Originally published on 20JAN2011 for Examiner.com
K&B, LLC co-owner and instructor Don Alley is a martial arts, personal protection, and emergency preparedness writer. Many of his articles originally appeared in Examiner.com. As these articles are able to be retrieved from old web caches, they will be posted here.
Martial artists tend to look at their clothing a bit differently than others. The practice in the dojo with a dedicated uniform (called a dogi), is a traditional rationale that ensures neatness, safety, and uniform training, such as lapel grab techniques. It also help ensure student safety in the case of jewelry or other accessories that may cause cuts, strangles, or other injury. Once off the mats, many martial artists look for qualities in their clothes that are similar to a dogi.
Allowing for a full range of motion is important, especially with kicking arts. Martial artists look for looser fitting clothing, pants with gusseted crotches, and durable but lightweight fabric to withstand the rigors of a fight. When clothes become too restrictive, it can impede the ability to use a technique or throw a useful kick. One’s clothing should not be on the side of an assailant.
For footwear, light athletic style shoes are preferred, which will help protect the feet but still allow for the speed necessary to launch kicks or perform footwork. Of course, traction plays an important part of this. When dress shoes must be worn, it is beneficial to look for something that can serve as well as an athletic shoe. More and more men’s dress shoes are adopting athletic type soles and treads. Women, though, have a hard time finding shoes that offer function as well as fashion.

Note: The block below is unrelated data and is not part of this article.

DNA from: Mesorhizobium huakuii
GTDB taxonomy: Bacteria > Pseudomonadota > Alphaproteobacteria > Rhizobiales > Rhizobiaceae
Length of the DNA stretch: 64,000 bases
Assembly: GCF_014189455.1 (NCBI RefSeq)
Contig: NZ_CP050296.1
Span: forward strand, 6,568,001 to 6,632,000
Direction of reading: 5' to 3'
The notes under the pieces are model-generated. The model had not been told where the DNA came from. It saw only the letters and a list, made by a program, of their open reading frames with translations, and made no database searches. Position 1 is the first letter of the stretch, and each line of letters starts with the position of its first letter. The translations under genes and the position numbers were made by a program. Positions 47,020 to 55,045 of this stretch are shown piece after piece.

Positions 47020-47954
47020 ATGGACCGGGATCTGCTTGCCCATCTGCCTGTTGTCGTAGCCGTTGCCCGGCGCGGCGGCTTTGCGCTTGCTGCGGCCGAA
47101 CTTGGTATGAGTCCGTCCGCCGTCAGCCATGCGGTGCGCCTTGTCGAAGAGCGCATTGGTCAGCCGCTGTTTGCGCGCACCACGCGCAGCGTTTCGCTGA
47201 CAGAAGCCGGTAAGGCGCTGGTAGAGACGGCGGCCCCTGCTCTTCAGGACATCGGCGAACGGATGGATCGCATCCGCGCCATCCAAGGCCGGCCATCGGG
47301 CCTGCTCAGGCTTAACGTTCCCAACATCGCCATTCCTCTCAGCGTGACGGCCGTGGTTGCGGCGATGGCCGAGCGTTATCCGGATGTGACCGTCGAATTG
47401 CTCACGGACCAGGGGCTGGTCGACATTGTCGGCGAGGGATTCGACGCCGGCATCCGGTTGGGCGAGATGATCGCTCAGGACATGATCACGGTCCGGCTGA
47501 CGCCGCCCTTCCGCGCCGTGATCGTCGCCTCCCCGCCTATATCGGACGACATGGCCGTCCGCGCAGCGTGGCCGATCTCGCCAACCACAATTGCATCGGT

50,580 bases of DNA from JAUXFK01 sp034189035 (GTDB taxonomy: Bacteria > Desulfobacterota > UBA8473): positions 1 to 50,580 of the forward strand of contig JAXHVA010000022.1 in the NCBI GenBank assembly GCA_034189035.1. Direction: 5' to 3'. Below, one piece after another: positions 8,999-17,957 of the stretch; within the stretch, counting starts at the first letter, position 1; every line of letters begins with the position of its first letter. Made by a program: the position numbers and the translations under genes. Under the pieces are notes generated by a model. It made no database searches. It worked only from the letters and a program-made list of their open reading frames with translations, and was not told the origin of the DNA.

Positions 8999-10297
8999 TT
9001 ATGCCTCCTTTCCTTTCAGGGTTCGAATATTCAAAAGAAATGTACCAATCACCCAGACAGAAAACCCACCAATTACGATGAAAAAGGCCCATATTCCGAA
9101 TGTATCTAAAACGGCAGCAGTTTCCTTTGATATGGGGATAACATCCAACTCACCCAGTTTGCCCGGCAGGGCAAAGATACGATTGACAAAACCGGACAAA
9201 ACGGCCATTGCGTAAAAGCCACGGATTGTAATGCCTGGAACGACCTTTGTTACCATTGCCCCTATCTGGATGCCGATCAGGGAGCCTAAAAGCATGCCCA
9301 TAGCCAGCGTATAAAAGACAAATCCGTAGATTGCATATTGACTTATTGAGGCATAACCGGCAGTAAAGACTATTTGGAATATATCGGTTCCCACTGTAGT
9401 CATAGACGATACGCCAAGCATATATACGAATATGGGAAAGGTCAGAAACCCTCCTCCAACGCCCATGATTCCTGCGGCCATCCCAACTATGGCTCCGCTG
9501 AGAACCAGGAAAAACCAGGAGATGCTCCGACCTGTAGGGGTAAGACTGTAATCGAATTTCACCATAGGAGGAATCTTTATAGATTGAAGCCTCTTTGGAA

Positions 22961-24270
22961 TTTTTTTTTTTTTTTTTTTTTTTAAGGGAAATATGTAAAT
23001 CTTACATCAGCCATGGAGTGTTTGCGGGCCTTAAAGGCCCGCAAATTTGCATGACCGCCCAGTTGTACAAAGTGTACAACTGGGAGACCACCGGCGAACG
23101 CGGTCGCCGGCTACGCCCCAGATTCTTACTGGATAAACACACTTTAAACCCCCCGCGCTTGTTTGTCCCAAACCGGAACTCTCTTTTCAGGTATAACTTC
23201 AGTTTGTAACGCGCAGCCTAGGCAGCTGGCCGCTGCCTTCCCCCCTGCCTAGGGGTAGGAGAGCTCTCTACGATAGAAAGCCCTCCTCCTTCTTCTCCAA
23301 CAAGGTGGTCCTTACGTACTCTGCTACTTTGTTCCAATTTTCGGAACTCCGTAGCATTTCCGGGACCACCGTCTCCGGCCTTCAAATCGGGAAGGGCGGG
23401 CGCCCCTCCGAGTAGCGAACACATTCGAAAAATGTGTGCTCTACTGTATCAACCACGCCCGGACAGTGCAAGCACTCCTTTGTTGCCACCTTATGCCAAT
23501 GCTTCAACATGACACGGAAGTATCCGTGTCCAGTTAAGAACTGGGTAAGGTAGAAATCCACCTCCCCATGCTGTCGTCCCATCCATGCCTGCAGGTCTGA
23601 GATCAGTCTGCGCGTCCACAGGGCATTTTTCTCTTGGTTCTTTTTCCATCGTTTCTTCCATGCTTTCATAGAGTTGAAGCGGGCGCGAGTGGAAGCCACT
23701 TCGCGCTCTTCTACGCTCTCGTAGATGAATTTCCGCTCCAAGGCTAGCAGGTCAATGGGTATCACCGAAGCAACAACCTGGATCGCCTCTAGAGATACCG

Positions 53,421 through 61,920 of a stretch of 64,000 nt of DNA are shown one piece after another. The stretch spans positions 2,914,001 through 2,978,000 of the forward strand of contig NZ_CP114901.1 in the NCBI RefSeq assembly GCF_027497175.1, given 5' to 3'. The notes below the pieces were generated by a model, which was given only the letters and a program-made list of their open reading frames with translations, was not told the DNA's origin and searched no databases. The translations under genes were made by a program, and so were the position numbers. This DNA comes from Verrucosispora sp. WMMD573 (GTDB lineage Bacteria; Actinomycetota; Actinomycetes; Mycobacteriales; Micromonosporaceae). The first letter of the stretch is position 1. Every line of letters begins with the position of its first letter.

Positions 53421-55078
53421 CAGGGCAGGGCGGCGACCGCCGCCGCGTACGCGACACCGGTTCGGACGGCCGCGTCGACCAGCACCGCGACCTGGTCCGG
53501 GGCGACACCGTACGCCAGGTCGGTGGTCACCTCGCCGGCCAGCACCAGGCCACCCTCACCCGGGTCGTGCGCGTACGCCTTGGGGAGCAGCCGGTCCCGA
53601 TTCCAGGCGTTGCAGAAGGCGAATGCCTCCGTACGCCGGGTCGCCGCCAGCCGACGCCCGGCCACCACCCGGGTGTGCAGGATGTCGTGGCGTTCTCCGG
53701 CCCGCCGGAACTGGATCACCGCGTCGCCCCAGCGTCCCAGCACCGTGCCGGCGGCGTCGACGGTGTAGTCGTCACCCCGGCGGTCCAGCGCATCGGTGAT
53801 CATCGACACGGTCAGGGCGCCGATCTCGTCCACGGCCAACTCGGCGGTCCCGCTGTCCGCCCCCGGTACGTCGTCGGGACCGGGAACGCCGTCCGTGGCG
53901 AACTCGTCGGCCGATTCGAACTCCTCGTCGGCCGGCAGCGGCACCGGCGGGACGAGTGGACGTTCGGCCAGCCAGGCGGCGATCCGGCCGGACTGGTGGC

Many martial artists have a few items they choose to carry as well, and having extra pockets, or easily accessible compartments helps a lot. Of course, having multiple pockets is a great way to ensure having multiple defense mechanisms, so if one finds themselves in some type of pin or hold, there is always something accessible. Carrying stuff in a bag, backpack, satchel, or purse is asking for trouble, as these items can be readily removed, or forgotten. It’s best to have one’s protection items on-body carried.
For men, cargo pants come in a variety of styles now, from very baggy and casual to an almost Docker-esque business casual style. Add in a regular polo shirt, and decent casual shoes, and the martial artist dressed as such can be ready for an altercation without fear he will be limited or restricted by clothing choices.
Women have it a bit harder, but dressier slacks and finding a decent flat style shoe is possible.
So, when clothes shopping, keep your requirements in mind. Ensure all the tools you train with are available to you, and consider what, if any, limitations the clothing considered will bring.